The augusta plant (Gardenia augusta or jasminoides) is an evergreen shrub desirable for its large, creamy white, fragrant flowers. Native to Japan, Taiwan and parts of China, this tropical beauty is popularly grown as both a houseplant and outdoors by home gardeners who live in warm climates. Although the culture of the augusta plant is pretty basic, if its needs are not met consistently, the gardenia will drop its buds before they open, according to information published by the University of Florida.
Gardenias are warm-weather plants. They cannot tolerate freezing temperatures for very long. For that reason, they are often grown in containers, so that they can be brought indoors when cold weather threatens. G. augusta plants are also commonly grown as houseplants. These fragrant shrubs should only be planted outdoors by home gardeners who live in United States Department of Agriculture (USDA) growing zones 7b through 10, according to information published by North Carolina State University.
The augusta plant enjoys full sun or partial shade. Home gardeners who live in the cooler parts of the recommended growing zone (7 and 8) can plant these shrubs where they will receive a full day's worth of sunlight. People who live in the warmer USDA zones (9 and 10) should plant or place G. augusta where it will be exposed to morning sun followed by afternoon filtered or dappled shade.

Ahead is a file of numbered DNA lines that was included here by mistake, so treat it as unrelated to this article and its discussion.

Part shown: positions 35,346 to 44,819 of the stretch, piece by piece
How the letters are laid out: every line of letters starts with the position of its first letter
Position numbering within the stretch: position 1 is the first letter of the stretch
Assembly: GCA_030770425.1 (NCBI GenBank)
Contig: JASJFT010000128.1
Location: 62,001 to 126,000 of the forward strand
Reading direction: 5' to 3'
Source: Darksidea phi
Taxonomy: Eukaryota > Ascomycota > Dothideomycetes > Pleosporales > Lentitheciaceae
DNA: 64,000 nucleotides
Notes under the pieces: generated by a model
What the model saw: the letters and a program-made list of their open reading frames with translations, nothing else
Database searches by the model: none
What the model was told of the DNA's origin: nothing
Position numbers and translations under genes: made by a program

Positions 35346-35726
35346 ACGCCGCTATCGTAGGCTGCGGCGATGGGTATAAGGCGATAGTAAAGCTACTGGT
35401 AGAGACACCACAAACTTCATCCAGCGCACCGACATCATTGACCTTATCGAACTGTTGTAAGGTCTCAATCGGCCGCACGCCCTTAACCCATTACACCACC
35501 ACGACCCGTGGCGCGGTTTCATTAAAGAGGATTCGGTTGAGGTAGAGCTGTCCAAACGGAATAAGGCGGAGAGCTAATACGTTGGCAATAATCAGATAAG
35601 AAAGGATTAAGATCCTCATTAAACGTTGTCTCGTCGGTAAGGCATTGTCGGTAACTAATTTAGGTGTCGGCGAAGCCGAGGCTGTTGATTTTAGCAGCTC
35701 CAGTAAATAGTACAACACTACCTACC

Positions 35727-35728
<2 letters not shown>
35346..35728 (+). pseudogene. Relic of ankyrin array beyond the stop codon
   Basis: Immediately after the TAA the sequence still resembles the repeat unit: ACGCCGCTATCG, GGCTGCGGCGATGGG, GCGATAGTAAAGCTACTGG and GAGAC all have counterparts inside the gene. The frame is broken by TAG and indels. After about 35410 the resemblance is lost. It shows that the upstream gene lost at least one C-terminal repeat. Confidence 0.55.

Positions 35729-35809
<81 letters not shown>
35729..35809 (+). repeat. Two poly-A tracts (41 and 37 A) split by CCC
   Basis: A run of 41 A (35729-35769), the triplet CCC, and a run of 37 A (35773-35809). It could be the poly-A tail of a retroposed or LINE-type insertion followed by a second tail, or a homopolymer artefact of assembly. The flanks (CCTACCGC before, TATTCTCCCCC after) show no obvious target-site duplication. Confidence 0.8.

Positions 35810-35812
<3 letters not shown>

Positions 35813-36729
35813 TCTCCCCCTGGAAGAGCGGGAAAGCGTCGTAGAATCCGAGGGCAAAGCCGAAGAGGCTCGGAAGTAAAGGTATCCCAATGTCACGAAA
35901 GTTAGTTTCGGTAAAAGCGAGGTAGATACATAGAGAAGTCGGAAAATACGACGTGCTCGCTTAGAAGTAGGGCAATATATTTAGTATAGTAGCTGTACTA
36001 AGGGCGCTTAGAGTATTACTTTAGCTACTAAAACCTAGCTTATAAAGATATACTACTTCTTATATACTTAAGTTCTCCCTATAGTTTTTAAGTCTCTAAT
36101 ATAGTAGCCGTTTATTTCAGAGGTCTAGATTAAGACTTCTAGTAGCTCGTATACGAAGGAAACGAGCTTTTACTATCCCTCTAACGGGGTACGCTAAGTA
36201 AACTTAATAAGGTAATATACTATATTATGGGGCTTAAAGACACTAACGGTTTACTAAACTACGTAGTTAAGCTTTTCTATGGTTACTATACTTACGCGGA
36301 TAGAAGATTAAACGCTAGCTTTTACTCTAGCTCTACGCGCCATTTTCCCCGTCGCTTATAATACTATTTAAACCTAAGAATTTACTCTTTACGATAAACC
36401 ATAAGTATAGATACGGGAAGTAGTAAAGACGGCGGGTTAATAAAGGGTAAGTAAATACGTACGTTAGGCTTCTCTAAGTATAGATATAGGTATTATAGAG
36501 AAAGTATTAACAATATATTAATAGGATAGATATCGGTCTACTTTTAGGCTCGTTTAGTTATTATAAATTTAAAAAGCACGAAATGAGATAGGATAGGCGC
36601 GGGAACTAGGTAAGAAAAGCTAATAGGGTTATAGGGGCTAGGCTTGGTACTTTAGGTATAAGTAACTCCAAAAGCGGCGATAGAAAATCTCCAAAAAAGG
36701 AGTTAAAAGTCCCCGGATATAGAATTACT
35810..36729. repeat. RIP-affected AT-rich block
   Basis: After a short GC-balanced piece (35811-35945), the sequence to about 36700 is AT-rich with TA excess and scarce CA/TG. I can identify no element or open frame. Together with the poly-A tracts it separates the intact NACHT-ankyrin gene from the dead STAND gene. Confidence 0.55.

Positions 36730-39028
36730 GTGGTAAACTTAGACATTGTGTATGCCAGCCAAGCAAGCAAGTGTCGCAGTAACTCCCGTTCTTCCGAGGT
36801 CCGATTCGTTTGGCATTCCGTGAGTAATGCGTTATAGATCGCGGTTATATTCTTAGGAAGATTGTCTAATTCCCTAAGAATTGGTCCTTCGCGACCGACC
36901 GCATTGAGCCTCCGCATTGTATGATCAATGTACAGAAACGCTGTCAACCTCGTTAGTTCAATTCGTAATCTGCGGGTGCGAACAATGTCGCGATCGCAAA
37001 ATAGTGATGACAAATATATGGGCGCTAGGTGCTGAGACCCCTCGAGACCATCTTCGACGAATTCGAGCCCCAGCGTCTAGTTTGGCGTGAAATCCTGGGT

Soil and Water
G. augusta thrives in soil that is acidic, rich in organic matter and very well-draining. Too much water in the soil can lead to root rot, a fungal disease that attacks the roots of the shrub. On the other hand, the plant will not do well if it is allowed to dry out. Keep the soil consistently moist, but not soggy. The pH level (acidity) of the soil should be kept at between 5.0 and 6.5, or the augusta plant will develop yellow foliage, according to the University of Florida.
Fertilize your augusta plant in early spring, mid-summer and mid-fall. Use a slow-release, water-soluble fertilizer formulated for acid-loving plants, and follow the directions on the package label according to the age and size of your plant, as well as your USDA growing zone.
Indoor plants can suffer from insect pests such as mites, scale and whiteflies. Gardenias often require control of these insects, according to the University of Florida. Use an insecticidal soap for heavy infestations, or spray small amounts of these insect pests off the plant with a strong stream of water. Augusta plants are also susceptible to leaf spot, which is caused by fungi that travel on water. For that reason, avoid getting the leaves of the plant wet when you water, or water in the morning so that the sun can quickly evaporate any liquid left on the leaves.